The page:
I mean, come on. Let’s stop pretending Sony is valiant. If they were so committed to the idea of used games, why didn’t they announce this policy in February? Microsoft made a move and Sony reacted; fine, it was the smart thing to do in context.
But did you notice how every time Sony referred to “used games” they made sure to include the modifier “disc-based”? Did you also notice how Sony, much more than Microsoft, has emphasized the game-streaming capabilities of its new console? If you think that Sony is going to let you freely trade digitally-downloaded and streaming games, which are going to be all games in the near future, I have a piece of swampland in You’re a Fucking Moron to sell you. Sony is not some noble underdog. They are the company that won the last console generation by selling SIX TIMES as many PlayStation 2s as Microsoft sold Xboxs, and the one before that by selling three times as many PlayStations as Nintendo sold N64s. (And, less than 24 hours after receiving an internet handjob for his company’s supposedly benevolent used game policy, Tretton is already walking it back.)
I don’t plan on buying a PlayStation 4 or an Xbox One. They’re both basically PCs – most games will be available on the PC at or around the same time and with Steam I’ll be able to get them at significant discounts.
My biggest thing about this “Next Next Gen” is that the biggest winner will be the one who has several things going for them:
The games. It’s all about the games.
The ecosystem. Apple knows that Itunes and the App store are a HUGE factor in their success.
The ability to remain adaptable in a fast moving world. Fast title updates from developers. The “Minecraft test.” If the hardware is great and the system sound then the biggest deciding factor will be how much each console creator allows the community to take over in an organic fashion. It sounds like the Sharing feature is a great step. The next one? Indie games, mods, user levels…you know, the things that the PC is so darned good at.
This is exactly how the next generation console war will be won. Consoles can no longer rely solely on their first and third party games to “win the war.” Robust game libraries are a must, of course, but they must be combined with robust media ecosystems and more PC-like interaction models. Sony is certainly attempting to do this with the PlayStation 4.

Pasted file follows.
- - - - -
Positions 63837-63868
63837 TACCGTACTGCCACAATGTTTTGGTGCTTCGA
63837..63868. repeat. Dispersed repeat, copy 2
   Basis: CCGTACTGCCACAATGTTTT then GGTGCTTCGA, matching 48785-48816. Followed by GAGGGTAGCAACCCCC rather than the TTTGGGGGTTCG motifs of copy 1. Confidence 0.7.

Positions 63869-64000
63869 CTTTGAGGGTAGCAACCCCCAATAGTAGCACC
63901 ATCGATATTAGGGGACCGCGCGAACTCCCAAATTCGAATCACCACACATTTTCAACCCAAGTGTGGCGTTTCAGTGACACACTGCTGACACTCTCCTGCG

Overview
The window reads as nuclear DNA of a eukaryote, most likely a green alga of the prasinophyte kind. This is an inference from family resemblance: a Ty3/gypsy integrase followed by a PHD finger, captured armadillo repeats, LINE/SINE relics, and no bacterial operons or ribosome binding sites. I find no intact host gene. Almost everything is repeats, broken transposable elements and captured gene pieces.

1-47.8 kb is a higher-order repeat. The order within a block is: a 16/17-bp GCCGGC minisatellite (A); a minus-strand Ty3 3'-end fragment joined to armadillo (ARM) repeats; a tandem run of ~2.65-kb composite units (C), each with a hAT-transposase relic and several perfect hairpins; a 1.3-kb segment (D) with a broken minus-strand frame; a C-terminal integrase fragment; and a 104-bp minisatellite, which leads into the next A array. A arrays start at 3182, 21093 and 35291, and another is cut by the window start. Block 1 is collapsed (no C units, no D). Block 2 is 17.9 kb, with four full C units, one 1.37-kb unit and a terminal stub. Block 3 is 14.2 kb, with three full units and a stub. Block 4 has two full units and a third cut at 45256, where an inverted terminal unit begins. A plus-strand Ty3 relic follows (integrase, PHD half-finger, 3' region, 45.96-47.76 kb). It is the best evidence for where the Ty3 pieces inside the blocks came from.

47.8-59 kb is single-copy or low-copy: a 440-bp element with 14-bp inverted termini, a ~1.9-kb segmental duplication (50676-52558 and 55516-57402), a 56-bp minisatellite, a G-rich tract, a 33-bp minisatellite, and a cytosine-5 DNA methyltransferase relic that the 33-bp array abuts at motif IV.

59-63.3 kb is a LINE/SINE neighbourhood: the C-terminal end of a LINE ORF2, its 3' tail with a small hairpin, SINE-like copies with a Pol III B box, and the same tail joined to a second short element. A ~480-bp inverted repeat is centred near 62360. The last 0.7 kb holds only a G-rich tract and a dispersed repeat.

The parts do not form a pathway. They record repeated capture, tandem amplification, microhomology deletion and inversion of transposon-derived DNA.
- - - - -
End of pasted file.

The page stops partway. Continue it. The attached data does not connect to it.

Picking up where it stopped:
Take the Xbox 360, which has remained the best selling console on a month-to-month basis for well over a year now. The Xbox is more than just a game console. It is a brand associated with media, from music to movies to games. Games and the operating system are updated on a frequent basis, in a fashion not so dissimilar from the PC updates consumers have come to expect. As a result of this evolution of the Xbox, Microsoft stands on a much stronger foundation than its competitors moving into the next generation.
With all this in mind, there should be no question that Microsoft’s pitch for its eventual new console, right from the off, will be: This plays games, but it’s not for gamers any more than an iPad is just for gamers. Everybody watches TV, so everybody wants an Xbox to give them a heightened experience. If someday you find yourself caught in a downpour and duck into the nearest doorway and thereby accidentally enter a Microsoft store, you would be able to buy an Xbox on a cell-phone style plan, paying $99 for the box if you subscribe to two years of the Xbox Live service. That’s today. What if that’s the whole pitch for the next Xbox? What if Sony’s machine is $500 and Microsoft’s is $100? That would be the Bambi vs. Godzilla of console wars.
The fact that Xbox Live has been a paid service for so long makes this a viable option for Microsoft. People are already used to the idea of paying to play online, and most consumers are fine with paying more in the long run to pay less upfront for the actual device (see: smartphones).
A new report from insider sources suggests that Microsoft’s next video game console will require a persistent Internet connection to lock out second-hand games from being played on the system.
Edge is citing “sources with first-hand experience of Microsoft’s next generation console” saying that games for the system will be available via download or as Blu-ray discs with a capacity of up to 50GB. The disc-based games will reportedly all ship with an activation code tying the game to a single user account, making the disc essentially worthless on the second-hand market.
No more trading games in at GameStop or lending to your friends if this is true. That’s pretty stupid, but given the way DRM has been moving in recent years on the PC, not completely out of left-field. I’m fine either way, thanks to Valve’s Steam Summer/Holiday sales and a Dell XPS desktop that should last me a solid 4 years or so if I update the graphics card in a year or two and don’t mind running less than max-quality graphics.